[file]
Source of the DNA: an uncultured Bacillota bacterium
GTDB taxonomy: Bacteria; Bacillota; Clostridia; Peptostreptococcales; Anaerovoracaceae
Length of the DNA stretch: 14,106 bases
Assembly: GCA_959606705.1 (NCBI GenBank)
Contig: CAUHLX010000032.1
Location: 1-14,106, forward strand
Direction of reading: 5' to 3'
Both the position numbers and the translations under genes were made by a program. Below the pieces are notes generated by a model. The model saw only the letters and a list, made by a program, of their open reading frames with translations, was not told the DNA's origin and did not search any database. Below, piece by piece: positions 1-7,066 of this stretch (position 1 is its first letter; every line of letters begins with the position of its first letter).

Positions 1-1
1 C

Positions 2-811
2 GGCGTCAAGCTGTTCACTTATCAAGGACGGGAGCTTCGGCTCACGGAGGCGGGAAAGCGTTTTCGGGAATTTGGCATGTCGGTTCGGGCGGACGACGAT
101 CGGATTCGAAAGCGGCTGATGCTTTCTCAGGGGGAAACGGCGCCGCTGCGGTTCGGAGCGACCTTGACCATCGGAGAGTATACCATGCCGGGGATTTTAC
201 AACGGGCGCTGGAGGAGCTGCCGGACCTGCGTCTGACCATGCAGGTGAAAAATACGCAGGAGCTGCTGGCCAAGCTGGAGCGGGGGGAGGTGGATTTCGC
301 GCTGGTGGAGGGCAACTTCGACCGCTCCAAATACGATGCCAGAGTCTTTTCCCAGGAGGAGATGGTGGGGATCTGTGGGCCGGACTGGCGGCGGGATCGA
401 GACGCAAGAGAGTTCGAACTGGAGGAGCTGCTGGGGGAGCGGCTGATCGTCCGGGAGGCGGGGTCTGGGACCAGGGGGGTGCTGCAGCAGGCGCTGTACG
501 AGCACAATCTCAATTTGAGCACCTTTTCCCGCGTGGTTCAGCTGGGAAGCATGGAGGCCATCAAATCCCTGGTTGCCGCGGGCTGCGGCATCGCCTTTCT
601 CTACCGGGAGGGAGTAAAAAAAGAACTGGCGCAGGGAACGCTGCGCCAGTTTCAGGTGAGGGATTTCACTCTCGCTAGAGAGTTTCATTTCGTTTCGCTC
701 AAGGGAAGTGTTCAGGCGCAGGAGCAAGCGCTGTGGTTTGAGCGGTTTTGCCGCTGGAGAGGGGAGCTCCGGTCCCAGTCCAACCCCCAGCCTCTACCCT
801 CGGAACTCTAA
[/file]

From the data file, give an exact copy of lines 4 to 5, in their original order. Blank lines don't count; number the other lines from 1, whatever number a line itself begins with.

Assembly: GCA_959606705.1 (NCBI GenBank)
Contig: CAUHLX010000032.1